Why does Megillas Esther spell Achashverosh's name varyingly with one (as in 2:21), two (as in 1:1), and zero (as in 10:1) letters Vav?
The Sefer Orah v’Simchah (cited here at Chabad) discusses the specific example of no vav’s in 10:1. He explains that
Public officials are highly lauded when they reduce taxes and criticized and scorned when they increase taxes. Not knowing Esther’s nationality, the King proclaimed an amnesty (from taxes) for all the provinces in her honor when he married her (2:18), thus enhancing his popularity with all the people. Now that he had levied taxes, he immediately lost some of their admiration and to indicate the decline in his popularity, his name is not spelled as fully as previously.
Perhaps we can extend this logic. His name is spelled with two vav’s consistently throughout the Megillah (no less than 24 times), as well as in Ezra 4:6.1 His name is only spelled with one vav in four places: 2:21, 3:12, 8:7, and 8:10.
2:21 is in the context of Bigsan and Seresh’s plot to kill the king:
ויבקשו לשלוח יד במלך אחשורש
And they sought to send hand against the king Achashveirosh
Clearly he’s a bit unpopular here. Perhaps he only loses one vav because it’s only a couple of people who don’t like him, rather than the populace at large.
3:12 is in the context of Haman’s decree:
בשם המלך אחשורש נכתב ונחתם בטבעת המלך
In the name of the king Achashveirosh was [the decree] written, and it was sealed with the signet ring of the king.
Here Haman is abusing his authority. While Achashveirosh acquiesced to the decree, Haman’s motive in asking for permission was to use him toward his own needs; since a decree signed with the king’s seal cannot be overturned, it’s in Haman’s best interests to get it signed that way. Since Haman is using the king for his own interests, rather than actually respecting him, the king loses a vav here as well.2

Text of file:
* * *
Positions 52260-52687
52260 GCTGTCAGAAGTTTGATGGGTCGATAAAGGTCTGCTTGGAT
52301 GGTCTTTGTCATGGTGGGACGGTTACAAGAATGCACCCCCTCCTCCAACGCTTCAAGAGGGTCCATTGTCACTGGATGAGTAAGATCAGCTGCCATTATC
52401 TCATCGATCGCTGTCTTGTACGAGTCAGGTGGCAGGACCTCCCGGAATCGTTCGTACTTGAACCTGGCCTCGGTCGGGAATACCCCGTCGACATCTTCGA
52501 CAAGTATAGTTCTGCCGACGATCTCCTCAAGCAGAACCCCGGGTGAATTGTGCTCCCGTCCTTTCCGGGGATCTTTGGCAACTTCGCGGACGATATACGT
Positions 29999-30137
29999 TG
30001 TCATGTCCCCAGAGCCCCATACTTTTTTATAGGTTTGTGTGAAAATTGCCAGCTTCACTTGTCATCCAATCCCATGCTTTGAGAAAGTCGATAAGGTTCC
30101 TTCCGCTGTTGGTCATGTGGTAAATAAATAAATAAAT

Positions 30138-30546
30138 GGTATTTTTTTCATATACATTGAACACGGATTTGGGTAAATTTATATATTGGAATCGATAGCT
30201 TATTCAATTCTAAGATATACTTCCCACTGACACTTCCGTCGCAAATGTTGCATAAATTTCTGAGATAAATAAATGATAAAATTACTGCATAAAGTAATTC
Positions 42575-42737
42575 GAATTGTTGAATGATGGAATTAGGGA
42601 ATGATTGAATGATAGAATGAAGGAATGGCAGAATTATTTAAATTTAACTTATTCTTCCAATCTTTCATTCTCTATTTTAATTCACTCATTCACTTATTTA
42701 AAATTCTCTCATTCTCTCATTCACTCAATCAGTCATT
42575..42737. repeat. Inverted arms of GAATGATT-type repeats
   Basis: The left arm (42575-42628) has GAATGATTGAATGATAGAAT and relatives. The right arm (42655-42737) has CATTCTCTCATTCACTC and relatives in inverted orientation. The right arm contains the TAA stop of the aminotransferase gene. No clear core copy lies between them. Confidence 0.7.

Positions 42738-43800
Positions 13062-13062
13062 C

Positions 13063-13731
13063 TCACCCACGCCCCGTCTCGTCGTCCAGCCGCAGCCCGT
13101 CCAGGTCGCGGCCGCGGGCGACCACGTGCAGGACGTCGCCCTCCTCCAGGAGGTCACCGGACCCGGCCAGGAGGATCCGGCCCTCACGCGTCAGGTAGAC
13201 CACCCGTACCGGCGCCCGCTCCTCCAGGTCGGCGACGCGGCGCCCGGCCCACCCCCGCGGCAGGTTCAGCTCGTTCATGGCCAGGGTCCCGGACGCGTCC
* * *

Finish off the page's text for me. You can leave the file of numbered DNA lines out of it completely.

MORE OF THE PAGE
8:7 and 8:10 are in the context of the revision of Haman’s decree, that the Jews are now able to fight back.
Many of the populace hated the Jews and attacked any of them they could when the 13th of Adar finally rolled around. While the Pesukim indicate that 75,810 were killed in this battle (9:5-16), certainly there were many more who didn’t. Those who wanted to attack certainly wouldn’t have liked this new edict that the Jews could defend themselves (especially since they ended up dead as a result), but since the overwhelming majority did not attack — many of them, indeed, actually honored the Jews (9:3) — Achashveirosh’s name only loses one vav.3
In short: If only a minority, especially a tiny minority, dislikes the king’s actions, the name only loses one vav. But since nobody likes having their taxes raised, 10:1 drops both of the vav’s.
1It’s also spelled with both vav’s in Daniel 9:1. I’m not counting this one, though, as it’s in the context of his son, as דריוש בן אחשורוש.
23:7 uses the name in full, as it’s not referring to Haman’s interactions with him, just stating the year. 3:8 uses the name in full, as Haman wouldn’t dare to speak disrespectfully to the king in his presence. But in 3:12, when Haman is no longer in the king’s presence, Haman can show his true feelings.
3Yes, his name appears in full in 8:12, but since that refers to the countries, rather than the king himself, it doesn’t count, either.